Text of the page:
Making a connection in difficult times

This morning I woke up to a flurry of whatsapp messages from my cousins in the UK.

The messages drew from our respective memories of making child-hood visits to our grandparent’s house, down in Ramsgate, Kent.

What felt, for my brother and me back then in the early to mid 1980’s, like a life-time spent in the back seat of our parent’s car (playing ‘I-spy’, stopping at service stations, before – at last – pitching up alongside the seafront, and knocking on the pale green back-door, awaiting our Grandad’s inevitable greeting of “not today, thank-you”) was brought back to life in the moments of recall described in my cousins’ whatsapp chatter.

The instant recall and sentiments that popped up in these messages was palpable. Our Nan’s signature offerings (cherry cakes, iced fingers, Dandelion and Burdoock fizzy drinks, apple and blackberry pies) alongside our grandparent’s familiar household ornaments (a glass-topped table displaying our school photos, KP salted peanuts in a bowl, and a walnut cracker proudly stood between a family of wooden elephants) and then the excitable excursions we all took in between being served up huge quantities of food (down to the games arcade, “moving the flags on the putting green” and throwing little parachuted plastic soldiers off the white cliff tops).

The picture painted was so very satisfying and instant. I sensed we’d all happily opened our hearts to it, and to being back there again.

me and matt
Me, Mum and my brother, Matt, in our Grandparents’ garden in Ramsgate, circa 1980.

Amid so much turmoil right now, these moments are sacred and unifying.

When markets recover and normality is restored, regardless of how shaped it will be from these recent times, there is a sense (shared by some commentators) that our ambitions and values, and sense of civic responsibilities, might have been enhanced in a positive way. That we will, perhaps, think more about each other, and less about our own desires.

Part of the anxieties surrounding these present and future scenarios could well be the ‘not knowing’. The lack of control we have in the current moment. The diminishing returns being presented to those of us unaccustomed to such a reality.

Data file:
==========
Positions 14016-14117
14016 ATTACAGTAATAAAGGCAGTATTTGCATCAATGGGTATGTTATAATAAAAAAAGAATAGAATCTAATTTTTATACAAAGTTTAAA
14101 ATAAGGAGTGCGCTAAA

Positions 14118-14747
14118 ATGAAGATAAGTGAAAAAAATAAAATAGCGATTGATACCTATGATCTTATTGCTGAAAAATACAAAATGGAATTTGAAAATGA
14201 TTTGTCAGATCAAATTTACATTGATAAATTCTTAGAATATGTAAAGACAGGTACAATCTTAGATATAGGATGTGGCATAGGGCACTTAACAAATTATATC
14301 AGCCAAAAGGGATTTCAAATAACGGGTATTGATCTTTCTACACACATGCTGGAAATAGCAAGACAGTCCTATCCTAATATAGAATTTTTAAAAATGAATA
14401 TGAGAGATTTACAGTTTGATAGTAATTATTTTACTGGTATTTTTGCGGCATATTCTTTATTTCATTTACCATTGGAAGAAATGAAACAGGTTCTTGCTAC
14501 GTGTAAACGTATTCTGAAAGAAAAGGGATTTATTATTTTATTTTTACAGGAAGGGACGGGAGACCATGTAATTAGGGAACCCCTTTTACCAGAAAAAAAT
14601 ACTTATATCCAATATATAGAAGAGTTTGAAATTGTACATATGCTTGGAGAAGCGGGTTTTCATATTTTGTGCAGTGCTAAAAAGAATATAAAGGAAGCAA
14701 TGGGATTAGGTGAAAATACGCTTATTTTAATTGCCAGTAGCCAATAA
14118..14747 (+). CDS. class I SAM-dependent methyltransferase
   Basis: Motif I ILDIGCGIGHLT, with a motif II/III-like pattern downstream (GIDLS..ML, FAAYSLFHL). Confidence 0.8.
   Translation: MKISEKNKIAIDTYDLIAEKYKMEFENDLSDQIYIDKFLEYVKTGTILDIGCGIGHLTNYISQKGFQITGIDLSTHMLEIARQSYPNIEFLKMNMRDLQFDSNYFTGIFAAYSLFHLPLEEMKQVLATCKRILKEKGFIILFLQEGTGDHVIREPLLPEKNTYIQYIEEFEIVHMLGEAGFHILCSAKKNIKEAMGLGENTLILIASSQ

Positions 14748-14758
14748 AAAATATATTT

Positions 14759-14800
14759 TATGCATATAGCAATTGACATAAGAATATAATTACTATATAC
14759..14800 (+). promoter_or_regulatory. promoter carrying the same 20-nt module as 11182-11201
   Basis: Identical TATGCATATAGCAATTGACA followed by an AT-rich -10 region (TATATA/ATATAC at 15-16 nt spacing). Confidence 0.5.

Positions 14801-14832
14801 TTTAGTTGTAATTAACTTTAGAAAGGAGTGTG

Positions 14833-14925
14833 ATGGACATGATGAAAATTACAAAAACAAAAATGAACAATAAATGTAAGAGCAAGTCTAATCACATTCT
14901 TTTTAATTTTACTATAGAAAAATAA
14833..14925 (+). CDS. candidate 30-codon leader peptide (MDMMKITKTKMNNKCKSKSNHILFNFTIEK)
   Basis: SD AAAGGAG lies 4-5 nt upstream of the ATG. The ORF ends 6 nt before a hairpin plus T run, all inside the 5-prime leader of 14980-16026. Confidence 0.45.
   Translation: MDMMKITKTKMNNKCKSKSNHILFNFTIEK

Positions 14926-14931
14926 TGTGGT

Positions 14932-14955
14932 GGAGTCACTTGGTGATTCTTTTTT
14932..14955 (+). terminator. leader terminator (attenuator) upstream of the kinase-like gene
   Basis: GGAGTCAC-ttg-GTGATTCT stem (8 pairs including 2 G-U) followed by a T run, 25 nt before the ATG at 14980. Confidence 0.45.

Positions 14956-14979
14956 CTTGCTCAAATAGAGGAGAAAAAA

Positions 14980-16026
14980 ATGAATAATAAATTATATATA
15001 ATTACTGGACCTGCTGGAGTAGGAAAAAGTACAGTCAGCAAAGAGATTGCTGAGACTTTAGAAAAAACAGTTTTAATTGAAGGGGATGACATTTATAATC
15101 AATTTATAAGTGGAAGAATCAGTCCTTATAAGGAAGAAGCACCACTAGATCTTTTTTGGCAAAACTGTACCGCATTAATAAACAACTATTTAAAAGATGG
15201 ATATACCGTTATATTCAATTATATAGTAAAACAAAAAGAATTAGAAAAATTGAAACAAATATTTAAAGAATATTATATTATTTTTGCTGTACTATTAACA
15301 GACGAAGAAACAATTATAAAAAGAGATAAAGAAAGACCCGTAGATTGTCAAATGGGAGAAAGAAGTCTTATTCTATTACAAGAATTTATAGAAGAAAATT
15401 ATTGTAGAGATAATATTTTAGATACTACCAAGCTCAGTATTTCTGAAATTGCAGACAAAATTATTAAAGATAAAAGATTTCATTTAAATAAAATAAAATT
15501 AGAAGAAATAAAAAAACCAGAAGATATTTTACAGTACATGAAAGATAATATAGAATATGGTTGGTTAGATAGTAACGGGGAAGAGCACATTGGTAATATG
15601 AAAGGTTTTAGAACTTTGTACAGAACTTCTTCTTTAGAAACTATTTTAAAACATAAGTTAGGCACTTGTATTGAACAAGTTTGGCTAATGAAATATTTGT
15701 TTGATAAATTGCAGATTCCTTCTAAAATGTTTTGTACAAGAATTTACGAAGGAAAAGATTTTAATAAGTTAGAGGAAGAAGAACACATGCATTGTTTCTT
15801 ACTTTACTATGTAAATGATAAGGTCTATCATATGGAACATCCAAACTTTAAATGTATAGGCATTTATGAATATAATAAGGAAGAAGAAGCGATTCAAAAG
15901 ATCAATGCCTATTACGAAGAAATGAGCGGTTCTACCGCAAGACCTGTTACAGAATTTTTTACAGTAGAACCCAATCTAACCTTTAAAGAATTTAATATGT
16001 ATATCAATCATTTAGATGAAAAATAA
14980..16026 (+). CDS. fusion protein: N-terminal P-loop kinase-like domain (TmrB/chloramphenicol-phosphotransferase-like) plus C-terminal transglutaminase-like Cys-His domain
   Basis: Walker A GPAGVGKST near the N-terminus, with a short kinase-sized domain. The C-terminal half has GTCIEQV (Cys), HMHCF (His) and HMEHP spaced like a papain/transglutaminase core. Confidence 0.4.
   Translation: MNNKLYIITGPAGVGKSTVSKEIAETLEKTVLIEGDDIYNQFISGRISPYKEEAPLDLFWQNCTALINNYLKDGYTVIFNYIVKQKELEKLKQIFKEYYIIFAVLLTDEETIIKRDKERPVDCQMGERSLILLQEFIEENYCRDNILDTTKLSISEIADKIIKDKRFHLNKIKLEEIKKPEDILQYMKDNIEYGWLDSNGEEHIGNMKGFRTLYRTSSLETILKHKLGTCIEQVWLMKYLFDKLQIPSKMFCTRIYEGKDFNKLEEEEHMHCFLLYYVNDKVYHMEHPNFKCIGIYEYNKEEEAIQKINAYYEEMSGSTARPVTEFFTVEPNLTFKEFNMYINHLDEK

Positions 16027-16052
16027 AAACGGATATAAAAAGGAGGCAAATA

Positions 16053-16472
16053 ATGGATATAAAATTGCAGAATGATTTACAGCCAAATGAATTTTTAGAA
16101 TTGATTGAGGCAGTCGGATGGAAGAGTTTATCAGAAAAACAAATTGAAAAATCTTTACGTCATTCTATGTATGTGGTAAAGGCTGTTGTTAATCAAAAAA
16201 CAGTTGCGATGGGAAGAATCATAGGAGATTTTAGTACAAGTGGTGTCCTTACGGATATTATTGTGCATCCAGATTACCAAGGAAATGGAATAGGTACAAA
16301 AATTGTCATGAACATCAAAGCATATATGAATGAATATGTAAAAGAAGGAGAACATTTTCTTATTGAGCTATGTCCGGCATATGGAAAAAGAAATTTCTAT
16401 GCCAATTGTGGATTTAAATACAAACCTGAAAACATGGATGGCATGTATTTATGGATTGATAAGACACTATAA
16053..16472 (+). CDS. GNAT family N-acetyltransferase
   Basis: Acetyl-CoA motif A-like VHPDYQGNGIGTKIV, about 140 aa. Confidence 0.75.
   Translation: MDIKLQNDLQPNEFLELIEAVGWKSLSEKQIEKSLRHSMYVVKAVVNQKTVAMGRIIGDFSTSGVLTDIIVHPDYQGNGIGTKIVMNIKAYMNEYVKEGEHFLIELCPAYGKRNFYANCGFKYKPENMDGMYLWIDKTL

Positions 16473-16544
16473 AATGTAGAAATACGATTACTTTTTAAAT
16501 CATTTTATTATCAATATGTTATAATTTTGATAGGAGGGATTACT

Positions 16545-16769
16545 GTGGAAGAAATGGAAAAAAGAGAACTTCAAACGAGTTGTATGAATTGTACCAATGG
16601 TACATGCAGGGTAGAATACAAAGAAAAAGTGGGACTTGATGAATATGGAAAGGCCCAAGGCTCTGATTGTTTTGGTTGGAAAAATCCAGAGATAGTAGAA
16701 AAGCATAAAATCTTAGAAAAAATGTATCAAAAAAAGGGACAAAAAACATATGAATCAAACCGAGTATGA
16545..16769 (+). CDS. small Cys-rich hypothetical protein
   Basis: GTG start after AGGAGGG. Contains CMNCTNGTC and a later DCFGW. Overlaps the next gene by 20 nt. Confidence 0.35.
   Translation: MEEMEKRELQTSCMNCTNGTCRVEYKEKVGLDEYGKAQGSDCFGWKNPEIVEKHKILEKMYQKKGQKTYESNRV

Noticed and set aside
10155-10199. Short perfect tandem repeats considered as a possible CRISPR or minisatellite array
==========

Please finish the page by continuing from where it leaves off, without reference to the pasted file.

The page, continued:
Already, in the international development sector (the core realm from where my definitelymaybe posts typically begin their journey) much is being written about the fact that, for years now, we’ve designed development programmes for marginalised communities around the world that ultimately try to build people’s capacities to be resilient in the face of crisis. How to best absorb, adapt and transform when “shocks” occur.

The related concepts and tools published about resiliency are multiple.

The learning cycles that unfold in typical social development programming have never been easy to fully articulate, nor, ironically, to learn from. I imagine, in current times, powerful lessons will be captured about resiliency, from countries around the world who are themselves locking down right now, freezing their economic development, and moving into unprecedented waters.

The reasons that programme learning cycles might not be up to scratch are many. There can, for example, often be no clear learning strategy made early on in the design of a programme, which then undermines learning at a later date. There are awkward funding processes, too, which mean organisations aren’t always readily resourced to invest in their partnerships, and in their learning, because they are under pressure to chase down the next grant.

I think there also exist fundamental divides between the different stakeholders engaged in social programming. Namely, and crudely, those designing and implementing and then those on the “receiving end”. Whilst there are a plethora of human-centred design frameworks growing in number (where the emphasis on design is led by “end-user”) too often organisations are not localising their solutions.

We devise a micro-loan product, for example, without properly testing the assumption that micro-loans are needed or desired. A training course might provide women with new skills and the confidence to earn better income, without involving their husbands in the process, and considering the consequences of the dis-empowerment which this new dynamic might cause the men.

Right now, one of the outcomes of Covid-19 is that some people are turning more attention “inwards”, to their families and friends – looking for answers, for reassurances, for distraction, for compassion and empathy, for something light-hearted, something human.

These acts of unity and solidarity are, in many ways, the same acts playing out everyday, and across every local community, acts born out of survival and respect, given freely and with humility. From the street-vendors I pass here in Saigon, to the farmers harvesting rice in the fields outside the city, and the young woman working in a garment factory and sending home her earnings.

There is a unifying chemistry binding people here in Vietnam who are, one day at a time, hustling to make a living, coping, ready for things to change one way or the other, determined to keep moving forward.

Theirs is as wide spanning a connection, in a country of 96 million, as can be made. A rich network of knowledge and intuition, of grit and resilience.

Have we, perhaps, missed the simplicity of answering some of the world’s weightiest development challenges by trying to invent solutions too complicated, with processes and systems too politically charged, when the actual answers are staring us in the face?

What does sustainable development look like beyond the horizon of this current pandemic, and in light of what can be learnt from it, I wonder?

That is to be seen.